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What does it mean to be labeled a "highly compensated employee" in terms of 401k?

I was just notified that I am considered a highly compensated employee in regards to my 401k . What exactly does that mean for me? Is this an overall standard or specific to my company?

Mar 08, 2012 by Everett from Poughkeepsie, NY in  |  Flag
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Being labeled a "Highly Compensated Employee" or HCE is a double-edged sword. It’s great that you're among the top earners at your firm, but now you are subject to certain limits when contributing to your 401(k). You can find the definition of a HCE in the Internal Revenue Code Section 414(q)(1)(B). And no, it isn’t specific to your company.

To be considered an HCE for 2012, unless you or your family has ownership in the company, you will need to have earned at least $110,000 in 2011. This amount can be increased based on cost of living adjustments on an annual basis.

The HCE designation is important when it comes to the nondiscrimination tests that a 401(k) plan needs to take every year. There are 3 major tests: The Average Deferral Percentage (ADP) test, the Average Contribution Percentage (ACP) test, and the Top Heavy Test. The ADP and ACP test look at HCEs and Non HCEs while the Top Heavy Test looks at "Key Employees" and "Non Key Employees".

I've heard many horror stories of bad administrators (mostly the payroll companies) that actually ask the employer "Who are your Highly Compensated Employees?" Naturally, not being versed in the code, the employer sends back who they consider highly compensated without regard to the IRS' definition. Sometime employees are included that shouldn't be, and more often employees that should be are left out (especially family members of the owner, even if they have no ownership stake). This puts the employer in jeopardy if the DOL or IRS ever rolls in to audit the plan.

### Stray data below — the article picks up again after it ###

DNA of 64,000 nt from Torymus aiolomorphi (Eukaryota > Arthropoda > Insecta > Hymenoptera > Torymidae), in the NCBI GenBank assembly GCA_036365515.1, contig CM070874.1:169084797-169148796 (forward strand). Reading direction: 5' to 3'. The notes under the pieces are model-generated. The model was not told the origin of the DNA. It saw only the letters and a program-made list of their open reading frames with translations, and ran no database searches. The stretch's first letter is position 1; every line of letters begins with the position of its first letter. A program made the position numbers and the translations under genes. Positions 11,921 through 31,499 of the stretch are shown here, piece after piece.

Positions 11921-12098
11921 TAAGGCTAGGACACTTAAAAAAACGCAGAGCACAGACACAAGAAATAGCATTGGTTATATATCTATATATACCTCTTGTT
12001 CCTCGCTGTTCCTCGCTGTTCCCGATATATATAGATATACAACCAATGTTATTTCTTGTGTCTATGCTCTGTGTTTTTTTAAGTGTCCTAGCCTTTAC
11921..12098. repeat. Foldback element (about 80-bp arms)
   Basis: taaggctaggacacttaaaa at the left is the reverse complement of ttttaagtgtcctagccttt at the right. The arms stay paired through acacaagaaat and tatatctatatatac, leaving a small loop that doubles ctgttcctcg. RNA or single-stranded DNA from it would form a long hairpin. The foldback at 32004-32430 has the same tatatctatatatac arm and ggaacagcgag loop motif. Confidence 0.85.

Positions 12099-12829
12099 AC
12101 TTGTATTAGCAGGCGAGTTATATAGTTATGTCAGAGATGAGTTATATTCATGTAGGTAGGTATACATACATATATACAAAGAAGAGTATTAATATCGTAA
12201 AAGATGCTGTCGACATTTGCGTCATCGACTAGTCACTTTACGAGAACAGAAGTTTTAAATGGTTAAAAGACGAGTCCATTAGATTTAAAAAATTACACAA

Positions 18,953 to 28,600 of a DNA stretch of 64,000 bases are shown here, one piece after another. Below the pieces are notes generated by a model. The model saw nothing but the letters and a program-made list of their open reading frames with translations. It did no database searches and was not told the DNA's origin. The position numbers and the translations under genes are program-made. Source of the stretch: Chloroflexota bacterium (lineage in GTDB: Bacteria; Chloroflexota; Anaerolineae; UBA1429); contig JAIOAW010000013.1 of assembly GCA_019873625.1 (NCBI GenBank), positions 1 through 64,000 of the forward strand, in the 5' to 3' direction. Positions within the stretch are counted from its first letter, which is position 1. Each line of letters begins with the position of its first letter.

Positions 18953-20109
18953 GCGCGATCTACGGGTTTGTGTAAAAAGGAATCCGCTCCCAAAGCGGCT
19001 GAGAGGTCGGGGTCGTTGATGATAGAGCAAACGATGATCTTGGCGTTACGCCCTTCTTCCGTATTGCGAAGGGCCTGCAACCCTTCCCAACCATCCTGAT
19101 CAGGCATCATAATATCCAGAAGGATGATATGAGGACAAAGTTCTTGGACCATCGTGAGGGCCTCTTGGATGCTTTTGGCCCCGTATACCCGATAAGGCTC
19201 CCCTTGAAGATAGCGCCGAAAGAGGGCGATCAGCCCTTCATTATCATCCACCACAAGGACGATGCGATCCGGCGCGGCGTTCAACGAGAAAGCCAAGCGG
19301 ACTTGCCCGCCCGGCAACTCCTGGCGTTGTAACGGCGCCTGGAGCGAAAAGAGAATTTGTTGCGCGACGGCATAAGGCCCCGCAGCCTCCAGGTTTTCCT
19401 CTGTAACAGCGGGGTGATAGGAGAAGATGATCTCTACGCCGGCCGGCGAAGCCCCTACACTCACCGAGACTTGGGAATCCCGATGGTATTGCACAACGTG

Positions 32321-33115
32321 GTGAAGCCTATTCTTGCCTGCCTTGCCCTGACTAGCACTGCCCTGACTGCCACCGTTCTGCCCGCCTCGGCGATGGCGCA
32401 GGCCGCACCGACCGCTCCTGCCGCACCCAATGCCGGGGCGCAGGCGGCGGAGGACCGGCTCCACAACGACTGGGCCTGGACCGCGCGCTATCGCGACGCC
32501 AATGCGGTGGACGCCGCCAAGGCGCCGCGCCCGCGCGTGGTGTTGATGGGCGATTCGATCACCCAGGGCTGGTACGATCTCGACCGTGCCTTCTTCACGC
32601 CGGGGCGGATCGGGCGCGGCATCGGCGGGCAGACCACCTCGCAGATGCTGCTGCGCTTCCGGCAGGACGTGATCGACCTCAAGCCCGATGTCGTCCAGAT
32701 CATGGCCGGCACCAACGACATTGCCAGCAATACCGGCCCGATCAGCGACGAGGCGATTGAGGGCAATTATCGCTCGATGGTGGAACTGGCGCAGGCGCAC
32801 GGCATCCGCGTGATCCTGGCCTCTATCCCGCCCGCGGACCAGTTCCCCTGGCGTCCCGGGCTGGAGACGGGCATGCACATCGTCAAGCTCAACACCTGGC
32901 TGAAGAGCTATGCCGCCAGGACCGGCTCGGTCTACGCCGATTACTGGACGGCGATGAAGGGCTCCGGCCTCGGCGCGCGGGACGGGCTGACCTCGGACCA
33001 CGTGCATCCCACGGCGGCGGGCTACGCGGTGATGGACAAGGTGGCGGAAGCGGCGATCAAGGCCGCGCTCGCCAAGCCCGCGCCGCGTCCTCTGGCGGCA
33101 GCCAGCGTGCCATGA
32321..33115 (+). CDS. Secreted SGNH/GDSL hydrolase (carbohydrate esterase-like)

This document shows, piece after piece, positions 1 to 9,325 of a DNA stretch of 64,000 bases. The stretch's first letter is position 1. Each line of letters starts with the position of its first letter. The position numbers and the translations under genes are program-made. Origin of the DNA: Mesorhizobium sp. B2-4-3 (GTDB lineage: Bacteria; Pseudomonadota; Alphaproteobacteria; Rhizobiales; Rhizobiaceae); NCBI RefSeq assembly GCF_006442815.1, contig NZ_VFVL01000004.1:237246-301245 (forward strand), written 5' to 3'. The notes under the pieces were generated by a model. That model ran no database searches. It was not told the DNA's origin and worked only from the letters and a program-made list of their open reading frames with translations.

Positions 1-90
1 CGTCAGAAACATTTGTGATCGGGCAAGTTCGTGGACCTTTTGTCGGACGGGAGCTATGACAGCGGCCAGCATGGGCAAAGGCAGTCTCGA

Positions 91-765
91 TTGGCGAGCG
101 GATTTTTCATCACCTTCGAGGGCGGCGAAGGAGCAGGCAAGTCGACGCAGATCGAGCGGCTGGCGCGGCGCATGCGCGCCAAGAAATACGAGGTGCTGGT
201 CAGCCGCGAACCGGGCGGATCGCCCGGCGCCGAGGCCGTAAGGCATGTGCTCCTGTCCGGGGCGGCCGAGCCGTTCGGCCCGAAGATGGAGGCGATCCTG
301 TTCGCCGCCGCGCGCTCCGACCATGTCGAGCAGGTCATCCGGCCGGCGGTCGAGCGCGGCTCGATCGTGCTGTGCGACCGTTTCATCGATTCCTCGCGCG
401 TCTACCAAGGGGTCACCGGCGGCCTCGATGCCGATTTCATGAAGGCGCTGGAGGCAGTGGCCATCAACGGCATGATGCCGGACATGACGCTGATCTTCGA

Any good Third Party Administrator (TPA) will not have to ask the employer but simply look at the census of employees and their compensation and run the calculations. What are they calculating? Whether or not the plan will pass or fail the "nondiscrimination tests".

Unfortunately, a bad administrator will put garbage in and get garbage out. A plan may fail testing because the administrator is not sophisticated enough to know how to use different testing methods to help a plan pass. Good advisors and TPAs will serve as consultants offering advice on how to restructure the plan to make sure it passes now and in the future. I've heard of some brilliantly creative ideas used to help plans pass.

The bottom line for you, Everett, is that if you are indeed a HCE, you will want to make sure the calculation was done correctly, and make sure the plan passes the testing. Failing to pass could mean refunds for you. That is, money you socked away in your 401(k) account will be returned to you and you will have to amend your tax returns to make sure it is accounted for as income. I've seen refunds in the tens of thousands of dollars. You might even consider holding off filing your personal tax returns until you get a clear indication from your employer as to whether or not you will be getting a refund. Also, make sure your firm is working with a reputable TPA and Advisor.